World Bank debars implementer Louis Berger for 'corrupt practices'

World Bank President Jim Yong Kim talks during a roundtable discussion with youth on climate change in Hanoi, Vietnam. The multilateral development bank has debarred Louis Berger Group for engaging in “corrupt practices” while implementing bank-financed projects in the Asian country. Photo by: Dominic Chavez / World Bank / CC BY-NC-ND

The World Bank Group has debarred Louis Berger Group, a major U.S. engineering and development consulting firm, due to findings that the firm engaged in “corrupt practices,” while implementing bank-financed projects in Vietnam.

The debarment means Louis Berger will be ineligible for World Bank-financed contracts for a period of one year, and the firm “must take appropriate remedial measures to address the misconduct for which they have been sanctioned, and adopt and implement an effective integrity compliance program consistent with World Bank guidelines,” according to a bank press release.

Because Louis Berger’s debarment is for a period of only one year, the firm will still be able to bid on contracts with the Asian Development Bank, European Bank for Reconstruction and Development, Inter-American Development Bank and African Development Bank. Mutual enforcement agreements between those institutions mandate that debarments over one year apply to bids with all of them.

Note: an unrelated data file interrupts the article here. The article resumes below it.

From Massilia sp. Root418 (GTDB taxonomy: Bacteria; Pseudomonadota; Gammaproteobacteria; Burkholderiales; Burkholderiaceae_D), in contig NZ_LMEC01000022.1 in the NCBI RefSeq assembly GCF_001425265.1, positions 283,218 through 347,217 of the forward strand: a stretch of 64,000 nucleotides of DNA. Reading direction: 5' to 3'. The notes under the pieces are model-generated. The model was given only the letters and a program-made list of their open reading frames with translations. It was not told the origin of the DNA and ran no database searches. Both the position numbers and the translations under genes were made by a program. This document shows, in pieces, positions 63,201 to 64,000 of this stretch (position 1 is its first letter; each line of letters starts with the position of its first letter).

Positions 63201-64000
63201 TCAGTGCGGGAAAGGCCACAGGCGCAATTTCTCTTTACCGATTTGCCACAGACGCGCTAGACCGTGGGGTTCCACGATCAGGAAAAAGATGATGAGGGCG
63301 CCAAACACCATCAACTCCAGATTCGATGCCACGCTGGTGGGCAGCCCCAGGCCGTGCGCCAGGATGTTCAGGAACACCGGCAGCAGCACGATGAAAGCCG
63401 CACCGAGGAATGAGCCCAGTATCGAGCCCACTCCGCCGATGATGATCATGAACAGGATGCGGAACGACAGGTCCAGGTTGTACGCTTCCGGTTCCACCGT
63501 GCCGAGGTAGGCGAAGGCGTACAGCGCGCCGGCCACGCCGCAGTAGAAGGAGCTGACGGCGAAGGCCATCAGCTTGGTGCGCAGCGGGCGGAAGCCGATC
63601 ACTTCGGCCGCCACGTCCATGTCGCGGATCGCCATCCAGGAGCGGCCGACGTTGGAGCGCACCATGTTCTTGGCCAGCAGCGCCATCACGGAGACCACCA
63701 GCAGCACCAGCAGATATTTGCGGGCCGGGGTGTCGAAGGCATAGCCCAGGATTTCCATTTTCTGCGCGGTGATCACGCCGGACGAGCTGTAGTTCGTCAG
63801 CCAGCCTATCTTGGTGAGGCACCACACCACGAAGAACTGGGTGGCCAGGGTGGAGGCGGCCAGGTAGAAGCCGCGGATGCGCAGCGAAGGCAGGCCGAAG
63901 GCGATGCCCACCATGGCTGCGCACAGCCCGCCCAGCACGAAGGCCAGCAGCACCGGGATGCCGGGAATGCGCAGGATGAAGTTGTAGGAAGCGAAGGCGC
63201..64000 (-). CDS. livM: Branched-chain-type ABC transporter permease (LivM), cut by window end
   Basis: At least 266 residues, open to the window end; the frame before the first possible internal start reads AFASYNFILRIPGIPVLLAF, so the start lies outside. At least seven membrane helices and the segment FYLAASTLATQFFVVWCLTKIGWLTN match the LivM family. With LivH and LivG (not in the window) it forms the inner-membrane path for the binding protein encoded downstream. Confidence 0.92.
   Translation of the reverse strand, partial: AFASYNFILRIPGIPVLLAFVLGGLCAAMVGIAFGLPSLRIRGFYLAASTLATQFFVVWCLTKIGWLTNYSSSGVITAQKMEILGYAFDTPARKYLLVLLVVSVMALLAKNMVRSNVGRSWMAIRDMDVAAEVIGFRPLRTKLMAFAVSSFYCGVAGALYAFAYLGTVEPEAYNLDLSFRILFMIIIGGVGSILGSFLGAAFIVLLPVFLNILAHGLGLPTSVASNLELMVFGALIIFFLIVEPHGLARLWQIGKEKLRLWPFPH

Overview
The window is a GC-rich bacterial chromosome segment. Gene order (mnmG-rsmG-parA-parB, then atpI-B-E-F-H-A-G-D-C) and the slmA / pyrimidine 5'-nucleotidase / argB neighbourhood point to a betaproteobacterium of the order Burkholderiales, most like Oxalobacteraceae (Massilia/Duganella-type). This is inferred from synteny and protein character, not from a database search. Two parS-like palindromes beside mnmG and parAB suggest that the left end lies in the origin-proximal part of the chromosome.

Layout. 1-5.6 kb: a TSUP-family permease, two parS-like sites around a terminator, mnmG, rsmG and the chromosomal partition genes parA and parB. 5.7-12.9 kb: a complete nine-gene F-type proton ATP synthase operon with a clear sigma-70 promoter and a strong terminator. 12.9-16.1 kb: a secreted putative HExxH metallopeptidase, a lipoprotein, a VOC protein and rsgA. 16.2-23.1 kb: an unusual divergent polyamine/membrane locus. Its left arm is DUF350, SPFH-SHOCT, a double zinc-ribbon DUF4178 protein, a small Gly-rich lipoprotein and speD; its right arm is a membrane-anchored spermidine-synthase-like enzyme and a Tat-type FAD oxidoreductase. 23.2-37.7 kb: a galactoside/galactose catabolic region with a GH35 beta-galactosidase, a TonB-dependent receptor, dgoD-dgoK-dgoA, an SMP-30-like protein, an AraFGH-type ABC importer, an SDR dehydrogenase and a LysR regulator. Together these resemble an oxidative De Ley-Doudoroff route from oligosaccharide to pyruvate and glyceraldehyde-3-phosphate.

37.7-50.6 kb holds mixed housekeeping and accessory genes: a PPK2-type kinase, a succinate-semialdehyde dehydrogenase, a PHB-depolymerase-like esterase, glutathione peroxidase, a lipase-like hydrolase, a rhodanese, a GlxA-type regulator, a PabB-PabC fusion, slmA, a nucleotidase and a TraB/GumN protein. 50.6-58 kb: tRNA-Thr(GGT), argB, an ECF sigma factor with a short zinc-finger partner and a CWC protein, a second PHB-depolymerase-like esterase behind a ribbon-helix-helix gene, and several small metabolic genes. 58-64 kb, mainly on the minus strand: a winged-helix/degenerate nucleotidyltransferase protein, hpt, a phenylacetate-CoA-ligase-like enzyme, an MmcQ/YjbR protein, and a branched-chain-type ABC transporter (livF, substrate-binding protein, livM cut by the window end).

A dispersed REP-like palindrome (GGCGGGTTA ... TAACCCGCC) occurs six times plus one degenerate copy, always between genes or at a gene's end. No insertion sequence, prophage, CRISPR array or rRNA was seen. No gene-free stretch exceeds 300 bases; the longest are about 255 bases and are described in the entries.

“In practical terms, this agreement has minimal business impact as Louis Berger began a corporate-wide voluntary recusal from World Bank work in 2011 following its original discovery and reporting to U.S. and World Bank authorities,” according to a Louis Berger press release issued at the time of the debarment. The release also notes the bank’s decision to sanction Louis Berger under the 12-month cross-debarment threshold reflects the bank’s recognition of  “extensive global reforms” undertaken at the firm since 2010.

Louis Berger’s debarment follows shortly on the heels of another major sanctioning of a U.S. development implementer. The U.S. Agency for International Development last week suspended International Relief and Development, its largest contractor for programs in Iraq and Afghanistan, for an indeterminate amount of time. In addition to bidding on World Bank contracts, Louis Berger has also been among USAID’s top-three private sector partners in recent years.

Louis Berger’s former chief executive, Derish Wolff, in December pleaded guilty to conspiring to defraud USAID by overbilling the U.S. government for contracts in Iraq and Afghanistan.

According to the World Bank press release Louis Berger made corrupt payments to government officials under two World Bank-financed projects in Vietnam, the Third Rural Transport and Da Nang Priority Infrastructure Investment Projects.

The World Bank’s consultant guidelines describe “corrupt practices” as the “offering, giving, receiving or soliciting, directly or indirectly, of anything of value to influence improperly the actions of another party.”

According to the press release, the incidents came to light after an initial inquiry by the bank prompted Louis Berger Group to conduct its own internal investigation and then disclose the results.

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About the author

  • Igoe michael 1

    Michael Igoe

    Michael Igoe is a Senior Reporter with Devex, based in Washington, D.C. He covers U.S. foreign aid, global health, climate change, and development finance. Prior to joining Devex, Michael researched water management and climate change adaptation in post-Soviet Central Asia, where he also wrote for EurasiaNet. Michael earned his bachelor's degree from Bowdoin College, where he majored in Russian, and his master’s degree from the University of Montana, where he studied international conservation and development.